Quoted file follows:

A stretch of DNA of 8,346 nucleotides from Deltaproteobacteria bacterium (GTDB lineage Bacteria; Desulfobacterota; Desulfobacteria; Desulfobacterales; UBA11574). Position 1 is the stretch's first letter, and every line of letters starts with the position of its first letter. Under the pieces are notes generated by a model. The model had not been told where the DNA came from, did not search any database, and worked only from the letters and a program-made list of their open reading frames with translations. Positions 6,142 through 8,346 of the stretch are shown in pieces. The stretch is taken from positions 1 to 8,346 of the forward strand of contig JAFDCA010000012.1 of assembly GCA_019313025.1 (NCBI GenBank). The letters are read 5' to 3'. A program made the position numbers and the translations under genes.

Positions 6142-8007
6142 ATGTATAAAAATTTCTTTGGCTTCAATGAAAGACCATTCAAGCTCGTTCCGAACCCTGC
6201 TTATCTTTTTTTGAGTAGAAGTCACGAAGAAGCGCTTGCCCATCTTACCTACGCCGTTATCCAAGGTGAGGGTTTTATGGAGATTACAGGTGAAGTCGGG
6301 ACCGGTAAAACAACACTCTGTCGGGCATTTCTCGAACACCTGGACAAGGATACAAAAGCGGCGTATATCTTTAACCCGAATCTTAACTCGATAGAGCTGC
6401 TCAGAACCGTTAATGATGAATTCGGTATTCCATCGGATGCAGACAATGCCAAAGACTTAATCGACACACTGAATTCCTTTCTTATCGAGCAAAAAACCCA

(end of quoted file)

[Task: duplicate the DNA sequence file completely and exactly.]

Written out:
A stretch of DNA of 8,346 nucleotides from Deltaproteobacteria bacterium (GTDB lineage Bacteria; Desulfobacterota; Desulfobacteria; Desulfobacterales; UBA11574). Position 1 is the stretch's first letter, and every line of letters starts with the position of its first letter. Under the pieces are notes generated by a model. The model had not been told where the DNA came from, did not search any database, and worked only from the letters and a program-made list of their open reading frames with translations. Positions 6,142 through 8,346 of the stretch are shown in pieces. The stretch is taken from positions 1 to 8,346 of the forward strand of contig JAFDCA010000012.1 of assembly GCA_019313025.1 (NCBI GenBank). The letters are read 5' to 3'. A program made the position numbers and the translations under genes.

Positions 6142-8007
6142 ATGTATAAAAATTTCTTTGGCTTCAATGAAAGACCATTCAAGCTCGTTCCGAACCCTGC
6201 TTATCTTTTTTTGAGTAGAAGTCACGAAGAAGCGCTTGCCCATCTTACCTACGCCGTTATCCAAGGTGAGGGTTTTATGGAGATTACAGGTGAAGTCGGG
6301 ACCGGTAAAACAACACTCTGTCGGGCATTTCTCGAACACCTGGACAAGGATACAAAAGCGGCGTATATCTTTAACCCGAATCTTAACTCGATAGAGCTGC
6401 TCAGAACCGTTAATGATGAATTCGGTATTCCATCGGATGCAGACAATGCCAAAGACTTAATCGACACACTGAATTCCTTTCTTATCGAGCAAAAAACCCA